Daily Archives: September 28, 2016

Wells Fargo customers recall their shock upon discovering fraudulent accounts

The numbers at the heart of the scandal at Wells Fargo (WFC) are staggering. Over 5,300 employees were fired for creating millions of accounts without customers’ permission, under intense corporate pressure to meet high sales targets.

Zoomed out to a massive scale like this, and with lawmakers focused on finding and chewing out the higher-ups who might be responsible, it’s easy to forget this fraud ensnared actual human beings.

Yahoo Finance spoke to a few of them to get their stories about their relationships with Wells Fargo, and how they learned they had accounts created without their knowledge or permission. We also learned about what it was like to deal with credit bureaus to make sure the bogus accounts didn’t blemish their credit reports.

A surprise $30,000 line of credit

Take Micheline Maynard, a journalist and author based in Boston, one of the millions of Wells Fargo victims. “The only contact I’d ever had with Wells Fargo was when the bank briefly owned the mortgage on the house that I was selling,” Maynard told Yahoo Finance.

Unbeknownst to her, she said, that brief interaction with Wells Fargo had resulted in a $30,000 line of credit created in her name. When she was in the financing process of relocating to Boston from Michigan, her mortgage broker called and said one of the underwriters had raised concerns over the amount of outstanding lines of credit in her name. “It was the first I’d heard of it,” she said.

After this shock, Maynard calmed down and went to action, doing all the right things. First, she checked her credit report to see for herself. Sure enough, there was a $30,000 line of credit in her name. She called Wells Fargo’s customer service department, which apologized and closed the account. Then, she followed up with the credit reporting agencies, asking them to include notes explaining the situation.

Read on.

Wells Fargo whistleblower joins Zeeland, Michigan woman’s mortgage fight

ZEELAND, Mich. — Gretchen Molotky is a successful single mom who made a living in real estate, only to see the market she once worked in betray her.   Now, she’s just days away from losing a home she says is her entire life savings.

Molotky’s twisted nightmare of lost paperwork, lost payments and foreclosure is a mortgage mess.  It’s a case that a Wells Fargo whistleblower is tackling one by one, hoping to make the system accountable for this kind of tragedy.

Beth Jacobson made national headlines in 2012, working with the Department of Justice and exposing Wells Fargo’s efforts to target low income African American communities in Baltimore for shoddy sub-prime loans.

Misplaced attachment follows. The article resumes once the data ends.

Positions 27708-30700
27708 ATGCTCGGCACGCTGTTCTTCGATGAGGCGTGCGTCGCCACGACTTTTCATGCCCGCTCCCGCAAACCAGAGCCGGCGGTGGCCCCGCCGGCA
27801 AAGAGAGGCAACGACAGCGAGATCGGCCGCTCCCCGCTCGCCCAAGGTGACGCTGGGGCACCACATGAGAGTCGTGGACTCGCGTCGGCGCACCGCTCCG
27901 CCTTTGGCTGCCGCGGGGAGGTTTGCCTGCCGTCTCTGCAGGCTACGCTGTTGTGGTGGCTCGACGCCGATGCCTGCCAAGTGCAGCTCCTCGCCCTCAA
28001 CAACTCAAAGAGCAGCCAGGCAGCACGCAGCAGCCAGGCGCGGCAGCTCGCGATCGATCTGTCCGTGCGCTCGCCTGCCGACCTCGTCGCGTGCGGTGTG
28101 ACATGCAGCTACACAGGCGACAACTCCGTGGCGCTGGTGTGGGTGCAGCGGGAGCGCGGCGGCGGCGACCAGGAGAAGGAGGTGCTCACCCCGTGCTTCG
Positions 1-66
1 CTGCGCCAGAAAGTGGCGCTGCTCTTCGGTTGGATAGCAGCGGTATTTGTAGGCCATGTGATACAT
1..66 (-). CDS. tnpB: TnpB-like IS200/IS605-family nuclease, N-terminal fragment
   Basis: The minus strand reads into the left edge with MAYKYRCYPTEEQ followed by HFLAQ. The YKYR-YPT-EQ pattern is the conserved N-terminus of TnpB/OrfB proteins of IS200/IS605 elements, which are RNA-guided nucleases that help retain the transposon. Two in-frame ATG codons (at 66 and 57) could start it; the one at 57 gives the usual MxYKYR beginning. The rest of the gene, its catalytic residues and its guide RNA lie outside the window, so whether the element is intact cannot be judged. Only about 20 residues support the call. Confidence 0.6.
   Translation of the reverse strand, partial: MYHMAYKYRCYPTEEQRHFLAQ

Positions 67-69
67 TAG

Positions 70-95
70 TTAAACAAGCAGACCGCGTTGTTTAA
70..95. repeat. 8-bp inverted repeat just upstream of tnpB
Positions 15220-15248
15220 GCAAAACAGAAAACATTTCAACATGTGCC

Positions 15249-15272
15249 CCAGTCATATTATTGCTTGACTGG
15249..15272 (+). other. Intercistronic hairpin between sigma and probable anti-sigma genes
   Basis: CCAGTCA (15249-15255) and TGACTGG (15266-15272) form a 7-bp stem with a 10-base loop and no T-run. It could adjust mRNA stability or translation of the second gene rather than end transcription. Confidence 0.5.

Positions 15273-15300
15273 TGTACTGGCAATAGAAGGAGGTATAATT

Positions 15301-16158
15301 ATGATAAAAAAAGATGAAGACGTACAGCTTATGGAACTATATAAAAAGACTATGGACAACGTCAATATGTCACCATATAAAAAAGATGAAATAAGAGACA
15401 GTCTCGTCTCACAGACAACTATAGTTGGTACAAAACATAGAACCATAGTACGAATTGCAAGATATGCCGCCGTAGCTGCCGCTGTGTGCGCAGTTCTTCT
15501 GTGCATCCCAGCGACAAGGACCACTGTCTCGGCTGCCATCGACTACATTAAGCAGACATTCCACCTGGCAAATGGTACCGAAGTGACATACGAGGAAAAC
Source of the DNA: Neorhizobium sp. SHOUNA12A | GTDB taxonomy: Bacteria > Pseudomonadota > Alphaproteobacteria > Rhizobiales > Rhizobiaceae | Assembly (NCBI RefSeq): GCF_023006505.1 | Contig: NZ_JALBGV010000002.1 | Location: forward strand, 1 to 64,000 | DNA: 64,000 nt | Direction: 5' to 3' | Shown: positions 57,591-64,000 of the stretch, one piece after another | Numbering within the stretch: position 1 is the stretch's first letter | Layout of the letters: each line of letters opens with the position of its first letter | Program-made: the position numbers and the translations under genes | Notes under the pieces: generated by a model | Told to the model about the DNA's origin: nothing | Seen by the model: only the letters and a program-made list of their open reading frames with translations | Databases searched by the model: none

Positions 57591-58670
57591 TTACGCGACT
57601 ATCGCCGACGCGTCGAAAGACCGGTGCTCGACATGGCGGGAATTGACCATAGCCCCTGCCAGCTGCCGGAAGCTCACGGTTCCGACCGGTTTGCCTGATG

Jacobson was the top producer for sub-prime loans within Wells Fargo before the housing market crash. She now fights wrongful foreclosures across the nation.

Her case in Baltimore led to a $175 million settlement.   Now, she’s backing Molotky’s claims, saying this West Michigan mom isn’t alone in her struggle.

Read on.

U.S. says Wells Fargo to pay $400,000 to settle charges over swaps

Wells Fargo Bank has settled federal charges over inaccurate large trader reports for physical commodity swaps positions, the U.S. Commodity Futures Trading Commission said on Tuesday, ordering the firm to pay a $400,000 penalty.

In a statement, the CFTC said Wells Fargo must also “cease and desist from committing further violations” of U.S. regulations as part of the order filed and settled on Tuesday.

Read on.


Part 6

If your goal is to launder money through a brokerage account, paper losses are worth serious money. Buying imaginary shares of a stock guaranteed to lose value is an awesome way to do that. You just need someone to set it up.

SAY YOU’RE A Swiss bank and you want to launder some money for high-net-worth clients.

Here’s one way: Start by placing large quantities of the funds into a brokerage account at the bank under the name of a shell corporation.

Then, conduct multiple financial transactions with the funds, confusing the true source of the money. Once the transactions “wash” the money, it can be spent out of the brokerage account as simply as writing a check or using a credit card.